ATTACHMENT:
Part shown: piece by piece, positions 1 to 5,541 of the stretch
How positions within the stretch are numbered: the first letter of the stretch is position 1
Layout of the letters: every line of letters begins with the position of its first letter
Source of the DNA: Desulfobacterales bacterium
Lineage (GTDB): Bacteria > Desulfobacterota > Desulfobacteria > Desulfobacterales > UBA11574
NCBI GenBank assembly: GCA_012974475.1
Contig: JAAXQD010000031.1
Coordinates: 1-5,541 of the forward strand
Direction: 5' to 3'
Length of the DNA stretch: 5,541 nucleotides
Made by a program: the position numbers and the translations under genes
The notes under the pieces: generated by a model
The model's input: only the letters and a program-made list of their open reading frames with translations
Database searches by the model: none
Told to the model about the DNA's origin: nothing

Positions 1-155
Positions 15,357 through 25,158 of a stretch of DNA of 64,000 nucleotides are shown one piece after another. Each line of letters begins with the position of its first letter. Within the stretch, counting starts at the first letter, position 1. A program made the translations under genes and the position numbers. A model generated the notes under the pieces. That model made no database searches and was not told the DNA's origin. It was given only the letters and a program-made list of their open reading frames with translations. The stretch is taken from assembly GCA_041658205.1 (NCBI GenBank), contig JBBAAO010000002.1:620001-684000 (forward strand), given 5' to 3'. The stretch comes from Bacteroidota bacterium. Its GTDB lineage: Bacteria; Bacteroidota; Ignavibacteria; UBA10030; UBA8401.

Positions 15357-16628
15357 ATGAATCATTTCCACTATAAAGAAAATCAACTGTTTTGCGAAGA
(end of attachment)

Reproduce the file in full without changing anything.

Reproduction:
Part shown: piece by piece, positions 1 to 5,541 of the stretch
How positions within the stretch are numbered: the first letter of the stretch is position 1
Layout of the letters: every line of letters begins with the position of its first letter
Source of the DNA: Desulfobacterales bacterium
Lineage (GTDB): Bacteria > Desulfobacterota > Desulfobacteria > Desulfobacterales > UBA11574
NCBI GenBank assembly: GCA_012974475.1
Contig: JAAXQD010000031.1
Coordinates: 1-5,541 of the forward strand
Direction: 5' to 3'
Length of the DNA stretch: 5,541 nucleotides
Made by a program: the position numbers and the translations under genes
The notes under the pieces: generated by a model
The model's input: only the letters and a program-made list of their open reading frames with translations
Database searches by the model: none
Told to the model about the DNA's origin: nothing

Positions 1-155
Positions 15,357 through 25,158 of a stretch of DNA of 64,000 nucleotides are shown one piece after another. Each line of letters begins with the position of its first letter. Within the stretch, counting starts at the first letter, position 1. A program made the translations under genes and the position numbers. A model generated the notes under the pieces. That model made no database searches and was not told the DNA's origin. It was given only the letters and a program-made list of their open reading frames with translations. The stretch is taken from assembly GCA_041658205.1 (NCBI GenBank), contig JBBAAO010000002.1:620001-684000 (forward strand), given 5' to 3'. The stretch comes from Bacteroidota bacterium. Its GTDB lineage: Bacteria; Bacteroidota; Ignavibacteria; UBA10030; UBA8401.

Positions 15357-16628
15357 ATGAATCATTTCCACTATAAAGAAAATCAACTGTTTTGCGAAGA